One of the reasons I was attracted to this recipe was because all of the flavor in there.  I love a good sugar+butter+cream caramel, but this one has sweetened condensed milk, dark corn syrup, molasses, dark brown sugar and pure maple syrup (seriously, no Aunt Jamima here- use the good stuff.  I know it’s expensive, but YES it’s worth it.  Keep it  hidden in your pantry for recipes so your kids don’t pour it on their pancakes and pull it out for special occasions, like this caramel.)  The flavor and the texture are seriously amazing.  And don’t be intimidated by the fact that it requires a thermometer; it’s seriously easy caramel and really simple to work with.  All you have to do is dump all of the ingredients in a big pot

And stir it until everything is melted and dissolved.  Then turn up the heat and boil it until it reaches temperature.  If you have a non-stick pot I suggest using it; caramel and sweetened condensed milk can burn fairly easily in stainless steel.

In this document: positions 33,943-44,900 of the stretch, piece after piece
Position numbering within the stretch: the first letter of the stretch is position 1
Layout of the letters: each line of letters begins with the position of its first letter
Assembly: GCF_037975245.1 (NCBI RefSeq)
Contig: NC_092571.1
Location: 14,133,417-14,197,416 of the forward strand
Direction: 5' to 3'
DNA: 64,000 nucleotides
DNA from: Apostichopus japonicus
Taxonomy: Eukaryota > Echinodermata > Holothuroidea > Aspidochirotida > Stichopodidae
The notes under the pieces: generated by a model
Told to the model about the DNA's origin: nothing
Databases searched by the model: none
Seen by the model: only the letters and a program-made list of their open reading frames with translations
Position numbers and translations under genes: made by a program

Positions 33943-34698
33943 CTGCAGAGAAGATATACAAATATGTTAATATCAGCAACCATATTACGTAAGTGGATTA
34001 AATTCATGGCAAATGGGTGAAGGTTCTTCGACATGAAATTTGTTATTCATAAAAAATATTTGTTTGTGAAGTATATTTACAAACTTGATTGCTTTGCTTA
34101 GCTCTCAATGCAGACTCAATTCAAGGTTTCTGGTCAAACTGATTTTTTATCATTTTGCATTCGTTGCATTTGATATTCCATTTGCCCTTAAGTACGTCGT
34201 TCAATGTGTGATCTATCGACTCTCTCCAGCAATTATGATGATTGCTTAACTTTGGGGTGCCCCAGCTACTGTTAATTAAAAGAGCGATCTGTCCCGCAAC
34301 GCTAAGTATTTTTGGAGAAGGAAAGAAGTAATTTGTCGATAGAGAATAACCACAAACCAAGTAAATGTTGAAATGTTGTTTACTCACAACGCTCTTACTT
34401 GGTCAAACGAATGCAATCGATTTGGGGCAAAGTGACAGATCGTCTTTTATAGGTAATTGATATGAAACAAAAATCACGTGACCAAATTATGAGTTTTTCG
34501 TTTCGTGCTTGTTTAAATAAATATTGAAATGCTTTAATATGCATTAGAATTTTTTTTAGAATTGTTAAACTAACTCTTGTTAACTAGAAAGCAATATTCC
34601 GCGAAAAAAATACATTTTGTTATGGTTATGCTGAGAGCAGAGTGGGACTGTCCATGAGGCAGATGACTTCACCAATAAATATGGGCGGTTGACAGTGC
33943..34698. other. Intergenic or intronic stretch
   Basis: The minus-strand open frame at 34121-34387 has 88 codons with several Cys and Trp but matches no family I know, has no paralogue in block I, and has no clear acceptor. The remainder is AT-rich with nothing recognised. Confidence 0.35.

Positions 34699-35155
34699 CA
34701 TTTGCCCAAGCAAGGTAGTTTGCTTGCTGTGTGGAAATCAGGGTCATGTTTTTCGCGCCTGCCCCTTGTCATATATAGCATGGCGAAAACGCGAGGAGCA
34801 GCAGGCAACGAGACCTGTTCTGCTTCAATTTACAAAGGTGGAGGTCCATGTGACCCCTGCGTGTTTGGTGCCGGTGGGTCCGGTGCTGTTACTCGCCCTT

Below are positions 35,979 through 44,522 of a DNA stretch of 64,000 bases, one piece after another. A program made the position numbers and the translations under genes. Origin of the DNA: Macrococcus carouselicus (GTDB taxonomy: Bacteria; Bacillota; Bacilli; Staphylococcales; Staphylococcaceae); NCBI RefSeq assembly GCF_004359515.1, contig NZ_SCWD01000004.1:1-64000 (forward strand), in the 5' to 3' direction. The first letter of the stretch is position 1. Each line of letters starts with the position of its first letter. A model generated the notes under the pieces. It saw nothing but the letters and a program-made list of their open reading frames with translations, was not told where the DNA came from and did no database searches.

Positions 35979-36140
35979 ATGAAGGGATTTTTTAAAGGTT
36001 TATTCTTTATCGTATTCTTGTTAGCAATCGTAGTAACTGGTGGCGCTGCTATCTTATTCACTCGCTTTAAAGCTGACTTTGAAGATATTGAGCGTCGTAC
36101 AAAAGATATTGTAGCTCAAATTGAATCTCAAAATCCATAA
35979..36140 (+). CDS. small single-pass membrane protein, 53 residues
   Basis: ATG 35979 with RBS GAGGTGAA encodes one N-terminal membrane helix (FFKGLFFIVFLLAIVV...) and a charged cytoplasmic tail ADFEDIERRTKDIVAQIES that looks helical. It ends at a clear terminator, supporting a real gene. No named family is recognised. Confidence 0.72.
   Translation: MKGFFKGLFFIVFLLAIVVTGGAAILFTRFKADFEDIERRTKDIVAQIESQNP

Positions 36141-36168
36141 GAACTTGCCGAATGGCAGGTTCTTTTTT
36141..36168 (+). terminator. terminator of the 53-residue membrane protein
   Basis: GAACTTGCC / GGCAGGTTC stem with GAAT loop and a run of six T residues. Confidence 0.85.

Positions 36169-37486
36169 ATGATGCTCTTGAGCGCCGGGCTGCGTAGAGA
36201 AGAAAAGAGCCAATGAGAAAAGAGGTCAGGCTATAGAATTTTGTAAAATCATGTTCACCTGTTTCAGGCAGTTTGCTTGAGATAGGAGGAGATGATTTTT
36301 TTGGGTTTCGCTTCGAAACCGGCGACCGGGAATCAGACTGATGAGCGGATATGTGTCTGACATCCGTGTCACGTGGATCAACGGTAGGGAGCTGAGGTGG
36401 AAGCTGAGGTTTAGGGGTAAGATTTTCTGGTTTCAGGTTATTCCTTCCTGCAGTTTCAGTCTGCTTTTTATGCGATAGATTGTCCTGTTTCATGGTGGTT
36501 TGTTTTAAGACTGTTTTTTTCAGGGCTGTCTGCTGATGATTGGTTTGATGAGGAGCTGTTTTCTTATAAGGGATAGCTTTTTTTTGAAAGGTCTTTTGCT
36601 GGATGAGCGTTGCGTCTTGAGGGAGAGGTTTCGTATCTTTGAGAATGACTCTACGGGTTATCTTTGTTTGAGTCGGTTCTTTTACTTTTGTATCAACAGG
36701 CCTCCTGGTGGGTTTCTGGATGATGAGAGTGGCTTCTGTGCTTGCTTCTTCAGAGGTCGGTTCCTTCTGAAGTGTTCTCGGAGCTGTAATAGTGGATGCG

When you’re choosing a bowl to put your cooked caramel in, choose the smallest bowl possible that will fit all of the caramel; that will make dipping easier.  And a tall, narrower bowl is better than a wide, shallow one.  One of the tricks is to not dip your apples when the caramel is right off the stove; it will be so hot, it will fall right off the apples.  200 degrees is a good temp that makes the caramel easy to work with and it will stay on the apples.  Just plunge them in and let the excess run off.

Flip the apples upside-down for a few seconds and then twirl them around.  Before I place them on my baking sheet, I use a spoon to just gently scrape excess off the bottom so you don’t end up with a huge pool of caramel.

Now, if you dip your apples in toppings right after the caramel, the toppings will slide right off and you’ll be stuck with a big gloppy ugly mess.  So just be patient and keep dipping the apples in caramel and let them set before you dip in toppings.  The caramel will never harden so much that you can’t add anything to it so don’t stress.

By the time you finish dipping all the apples, the first ones should be ready for toppings.  Pull them off your sheet (a silicone baking mat will be your best friend here.  If you don’t have any, try a piece of buttered foil.) and don’t worry if some of the caramel sticks to the sheet, or pulls off the bottom of the apple.  Use your hands to gently press the pooled caramel around the bottom of the apple.  This caramel is great; it’s soft enough to mold and handle, but not so soft that it’s sticky and messy.